Optimus Prime in TRANSFORMERS: THE LAST KNIGHT, from Paramount Pictures.

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Oh, how the mighty have fallen. It’s been a decade since the first film in the Transformers franchise took the audience by storm. Michael Bay’s film was fresh, enthralling, fun, and had great characters. It was a perfect storm, creating one of the most memorable action/adventure films in recent memory. Of course, when a movie of this magnitude takes off in a big way, sequels are an inevitability, and Paramount wasted no time on getting the sequel ball rolling. Unfortunately, with each passing sequel, the series has moved farther and farther away from what made the first film so successful. Instead of investing in a fun, but simple plot, with likable characters, each sequel has become more convoluted than the film before it, and introduces a string of characters you don’t care about. While one may hope the franchise could turn around, Transformers: The Last Knight can’t buck the downward trend, and instead ends up being not only being one of the franchise’s worst film, but one of the worst films of the year.

Transformers: The Last Knight is an over long, over stuffed, tone deaf film with little semblance of plot or character motivation. Instead, we’re given a film that’s being touted as “the final adventure”, but in actuality is nothing more than a set up film for the inevitable sixth installment in the franchise. Following the events Age of Extinction, Cade Yeager (Mark Wahlberg) has found himself on the run from the government, known simply as “The Legend”, a man standing against those bent on taking out the Autobots. Transformers are clashing across the globe, fighting for the fate of their existence in a never ending war on Earth. Optimus Prime is nowhere to be found, and the future of the Earth looks to be in the balance, when the maker of the Transformer race decides to destroy earth to rebuild their planet. Together, Cade, Bumblebee, and the rest of the Autobots must band together with Sir Edmund Burton (Anthony Hopkins), a woman named Vivian (Laura Haddock), and a young girl named Izabella (Isabela Moner) to save the planet, and Optimus Prime.

The plot may sound exciting and new, but it’s not. In fact, that synopsis is an oversimplification of the film’s narrative. Instead, the film spends two and a half hours meandering through convoluted plot points dealing with King Arthur, the Autobots history, and a secret society that’s been protecting the Autobots since they arrived on Earth. The one thing that does make the film tolerable is Mark Wahlberg as Cade Yeager, though he’s essentially just playing himself. There’s no real range for the character, and no real development for him. None of the other characters really stick out. Isabela Moner, the franchise’s new young star, is almost an afterthought to the script, and adds nothing to the proceedings. Laura Haddock tries the best she can with the material, but her character is terribly underwritten, and she’s really got nothing to work with. But it’s really the use of Anthony Hopkins that’s may be one of the film’s biggest sins. He’s just here to spout nonsense, mumble, and swear, and it’s so beneath an actor of his caliber that it really pulls you out of the film.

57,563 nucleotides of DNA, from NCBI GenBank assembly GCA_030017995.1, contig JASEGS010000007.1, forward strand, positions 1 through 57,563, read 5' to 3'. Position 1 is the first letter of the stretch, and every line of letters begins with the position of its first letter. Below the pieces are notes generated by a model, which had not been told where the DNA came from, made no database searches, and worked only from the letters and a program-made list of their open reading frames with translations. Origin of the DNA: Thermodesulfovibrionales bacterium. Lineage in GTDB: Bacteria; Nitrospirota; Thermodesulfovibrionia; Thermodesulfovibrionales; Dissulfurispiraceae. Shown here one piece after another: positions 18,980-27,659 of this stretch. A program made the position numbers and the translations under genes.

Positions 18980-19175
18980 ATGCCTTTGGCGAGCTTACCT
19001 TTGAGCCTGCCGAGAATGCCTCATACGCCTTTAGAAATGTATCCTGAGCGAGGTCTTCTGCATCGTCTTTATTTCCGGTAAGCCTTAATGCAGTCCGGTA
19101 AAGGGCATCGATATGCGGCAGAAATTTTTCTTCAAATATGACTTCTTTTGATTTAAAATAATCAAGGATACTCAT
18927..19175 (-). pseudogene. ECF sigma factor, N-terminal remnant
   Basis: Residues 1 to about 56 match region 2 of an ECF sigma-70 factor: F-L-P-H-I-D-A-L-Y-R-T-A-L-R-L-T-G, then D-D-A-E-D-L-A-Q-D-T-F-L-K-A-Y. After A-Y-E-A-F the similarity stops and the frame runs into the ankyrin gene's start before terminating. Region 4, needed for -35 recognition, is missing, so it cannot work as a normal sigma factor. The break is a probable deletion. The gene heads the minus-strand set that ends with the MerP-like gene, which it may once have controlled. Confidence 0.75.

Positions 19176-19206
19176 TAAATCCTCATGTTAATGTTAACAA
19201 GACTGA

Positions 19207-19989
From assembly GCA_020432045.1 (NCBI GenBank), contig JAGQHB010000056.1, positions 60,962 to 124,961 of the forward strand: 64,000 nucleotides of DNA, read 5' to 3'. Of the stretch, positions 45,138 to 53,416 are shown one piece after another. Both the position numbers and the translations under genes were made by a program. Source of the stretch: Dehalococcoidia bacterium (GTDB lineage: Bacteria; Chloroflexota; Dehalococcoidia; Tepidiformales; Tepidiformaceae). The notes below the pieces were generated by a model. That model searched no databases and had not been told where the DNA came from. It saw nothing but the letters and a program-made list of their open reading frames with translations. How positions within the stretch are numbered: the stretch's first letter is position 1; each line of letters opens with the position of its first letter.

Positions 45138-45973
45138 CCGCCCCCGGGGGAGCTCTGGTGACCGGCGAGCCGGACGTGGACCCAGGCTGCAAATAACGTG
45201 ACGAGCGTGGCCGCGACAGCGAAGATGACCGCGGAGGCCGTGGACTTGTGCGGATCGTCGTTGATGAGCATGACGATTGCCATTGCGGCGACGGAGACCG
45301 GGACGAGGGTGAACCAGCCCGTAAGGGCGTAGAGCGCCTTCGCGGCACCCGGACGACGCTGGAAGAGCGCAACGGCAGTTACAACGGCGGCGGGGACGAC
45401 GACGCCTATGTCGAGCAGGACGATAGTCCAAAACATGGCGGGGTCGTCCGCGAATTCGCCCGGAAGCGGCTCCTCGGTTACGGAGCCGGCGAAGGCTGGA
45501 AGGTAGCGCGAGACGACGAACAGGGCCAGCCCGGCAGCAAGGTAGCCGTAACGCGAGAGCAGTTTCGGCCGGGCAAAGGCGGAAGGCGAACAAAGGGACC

But the characters aren’t the film’s only issue. Michael Bay’s fifth time behind the camera on this franchise is probably the most lackluster. His heart just doesn’t seem to be in it at all, and he doesn’t seem to care about making a good movie, he just wants to make a movie with explosions. It’s frustrating that he doesn’t care more about the script or the story in any real way, and it shows. There’s just no drive or energy in the film, and in all honesty, it feels like anyone could have directed this film. Even the action lacks any of the kinetic energy that you’re used to seeing in all of Bay’s films. Nothing in the film feels memorable, nothing stands out and leaves you in awe, and it all just feels completely devoid of life. The movie just, sadly, feels soulless from beginning to end.

But the film’s biggest issue is the story which was haphazardly put together. The film never moves from logical point to logical point because the story asks for it. Instead, things just happen because the movie wills them to be, with no real thought of why it’s happening. More than once in the movie, things happen because the movie wants them to happen, but it’s never been set up before that point. The fact that can happen so frequently throughout makes the film lazy, and in all honest, it talks down to the audience. Instead of giving them a well written film that makes sense, the filmmakers think that the audience will eat up whatever they give us, no matter how poorly it’s done. Unfortunately, this series has become notorious for that, and this film is the worst offender of the lot.

Transformers: The Last Knight is a sloppy, ill-conceived, and lazy film that does nothing more than sully the franchise’s potential. With five films in the franchise, it’s too bad that outside of the first, there really hasn’t been a film that lived up to that promise, and instead, each subsequent film has been a sad footnote added to the franchise. Poorly executed, and nothing more than pandering for another film in the franchise, everything about this movie feels too little, too late. Franchise fans deserve better, as do summer moviegoers. There’s nothing here worth anyone’s time or money, and audience are better off avoiding the increasingly toxic nature of this series. Put a fork in this franchise, it’s done.